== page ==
In recent weeks, I have written a number of blog posts or magazine articles about the Museum Store and products therein… and it’s starting to wear on me. Every time I write a post, I have to wander through the display cases, look at the beautiful artisan jewelry, admire the handcrafted products—essentially I have to shop. I’m only human, and clearly impulse control is not my strong suit. Last month when we featured Washi paper jewelry, I ended up buying four pairs of earrings… and five cubebots… and a book.
This month, I just know I’m going to get into trouble, because we are featuring the work of local artist Brian Watson—and I love it! Watson creates jewelry by sculpting sterling silver wire into unique shapes full of twists and bends. He uses additional elements to add interest to the silver design. Materials such as crystals, semiprecious stones, sterling and gold fill beads, and glass from the Czech Republic are scattered throughout each piece. Some are placed with precision and secured into place; others float freely.
Watson has not always been making jewelry. He started his adult life with some time in the service, followed by a short career as a banker. Eventually, he found a creative outlet through his work as a floral designer. He went on to own a floral and gift shop for over two decades.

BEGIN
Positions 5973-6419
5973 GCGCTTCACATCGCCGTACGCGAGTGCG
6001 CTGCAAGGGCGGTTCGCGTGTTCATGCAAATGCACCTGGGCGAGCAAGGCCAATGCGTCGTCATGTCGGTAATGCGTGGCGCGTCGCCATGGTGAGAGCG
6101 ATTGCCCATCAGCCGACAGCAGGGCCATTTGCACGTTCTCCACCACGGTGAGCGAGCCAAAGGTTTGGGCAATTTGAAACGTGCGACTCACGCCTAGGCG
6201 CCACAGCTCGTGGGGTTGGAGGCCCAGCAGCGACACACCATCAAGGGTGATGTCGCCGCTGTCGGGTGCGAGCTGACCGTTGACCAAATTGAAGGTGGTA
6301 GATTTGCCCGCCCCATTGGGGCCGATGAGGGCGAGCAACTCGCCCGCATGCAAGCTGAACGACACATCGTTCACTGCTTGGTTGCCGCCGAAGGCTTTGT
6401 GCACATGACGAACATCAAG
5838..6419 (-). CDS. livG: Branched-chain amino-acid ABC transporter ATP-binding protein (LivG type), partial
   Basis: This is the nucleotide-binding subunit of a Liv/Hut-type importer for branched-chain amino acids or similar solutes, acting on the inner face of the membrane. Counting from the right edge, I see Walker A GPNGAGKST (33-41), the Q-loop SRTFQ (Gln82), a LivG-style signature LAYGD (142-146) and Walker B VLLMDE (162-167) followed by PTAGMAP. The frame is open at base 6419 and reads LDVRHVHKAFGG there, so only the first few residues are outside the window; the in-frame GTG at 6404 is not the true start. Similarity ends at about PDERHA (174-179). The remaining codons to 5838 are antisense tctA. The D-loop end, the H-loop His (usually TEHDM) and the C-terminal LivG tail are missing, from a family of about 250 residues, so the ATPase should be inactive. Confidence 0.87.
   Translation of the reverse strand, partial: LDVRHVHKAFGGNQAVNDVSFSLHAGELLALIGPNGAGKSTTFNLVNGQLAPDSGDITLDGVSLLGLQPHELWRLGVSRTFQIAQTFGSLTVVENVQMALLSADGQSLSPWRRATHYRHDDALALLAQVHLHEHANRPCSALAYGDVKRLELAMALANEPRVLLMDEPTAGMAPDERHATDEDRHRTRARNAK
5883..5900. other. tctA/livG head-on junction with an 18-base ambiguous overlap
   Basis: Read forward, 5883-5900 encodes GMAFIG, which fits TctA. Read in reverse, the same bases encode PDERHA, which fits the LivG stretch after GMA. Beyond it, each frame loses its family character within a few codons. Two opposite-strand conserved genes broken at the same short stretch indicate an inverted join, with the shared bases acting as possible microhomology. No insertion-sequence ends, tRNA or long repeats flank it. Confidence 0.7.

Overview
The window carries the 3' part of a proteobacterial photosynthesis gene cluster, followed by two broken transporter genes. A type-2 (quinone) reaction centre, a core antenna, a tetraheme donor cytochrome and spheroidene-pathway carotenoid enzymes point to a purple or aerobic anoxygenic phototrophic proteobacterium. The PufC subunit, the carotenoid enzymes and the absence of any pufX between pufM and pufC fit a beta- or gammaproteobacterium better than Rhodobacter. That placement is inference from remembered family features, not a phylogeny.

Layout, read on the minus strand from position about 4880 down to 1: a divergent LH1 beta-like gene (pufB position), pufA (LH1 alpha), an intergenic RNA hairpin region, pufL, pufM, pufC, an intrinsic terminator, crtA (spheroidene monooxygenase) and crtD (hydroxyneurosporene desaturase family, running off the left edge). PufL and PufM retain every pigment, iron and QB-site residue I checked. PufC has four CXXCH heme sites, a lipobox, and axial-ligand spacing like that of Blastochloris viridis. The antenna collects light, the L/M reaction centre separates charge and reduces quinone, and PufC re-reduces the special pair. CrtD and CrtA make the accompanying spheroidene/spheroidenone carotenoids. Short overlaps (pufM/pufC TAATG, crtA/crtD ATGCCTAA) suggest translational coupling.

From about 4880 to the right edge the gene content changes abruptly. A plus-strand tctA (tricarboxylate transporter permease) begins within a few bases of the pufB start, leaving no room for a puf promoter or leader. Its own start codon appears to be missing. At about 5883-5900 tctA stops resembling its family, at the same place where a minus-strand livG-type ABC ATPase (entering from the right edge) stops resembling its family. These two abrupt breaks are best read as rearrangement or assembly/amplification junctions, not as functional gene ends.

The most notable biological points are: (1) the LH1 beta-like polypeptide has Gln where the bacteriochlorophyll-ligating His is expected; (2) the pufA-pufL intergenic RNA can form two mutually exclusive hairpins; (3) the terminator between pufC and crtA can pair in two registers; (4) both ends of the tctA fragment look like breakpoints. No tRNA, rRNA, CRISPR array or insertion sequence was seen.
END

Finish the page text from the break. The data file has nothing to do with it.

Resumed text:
Watson’s designs were clearly influenced by his years interacting with customers and flowers. “People, like flowers come in many shapes, colors, and sizes,” he wrote. “My jewelry designs have that same concept. We are all equal, but we are not identical.”
This expression, we are all equal, but we are not identical, is a recurring concept in Watson’s work. His pendants and bracelets lack the symmetry you’d expect from a traditional jewelry design, and his earrings are often different shapes entirely.
Assistant Retail Operations Manager of Merchandising Diana Walpole explained the asymmetrical design: “Everybody needs a little balance in their lives. A pair of earring may not match exactly but they are balanced in that they have the same amount of materials in each one.”
There is something very appealing about these irregular, shifting designs. They’re pretty, yet imperfect; complex, yet accessible. I encourage everyone to explore Brian Watson’s jewelry line, Balance by Brian. Please. Before I wipe out the entire inventory.
Like what you see? Then don’t miss out on the opportunity to meet artist Brian Watson on Friday, January 31 from noon to 6 p.m. or Saturday, February 1 from 10 a.m. to 6 p.m. There will also be a soap making demonstration by Jane Wheeler of Peighton’s Place Handmade Soap on Saturday, February 8 from 10 a.m. to 6 p.m.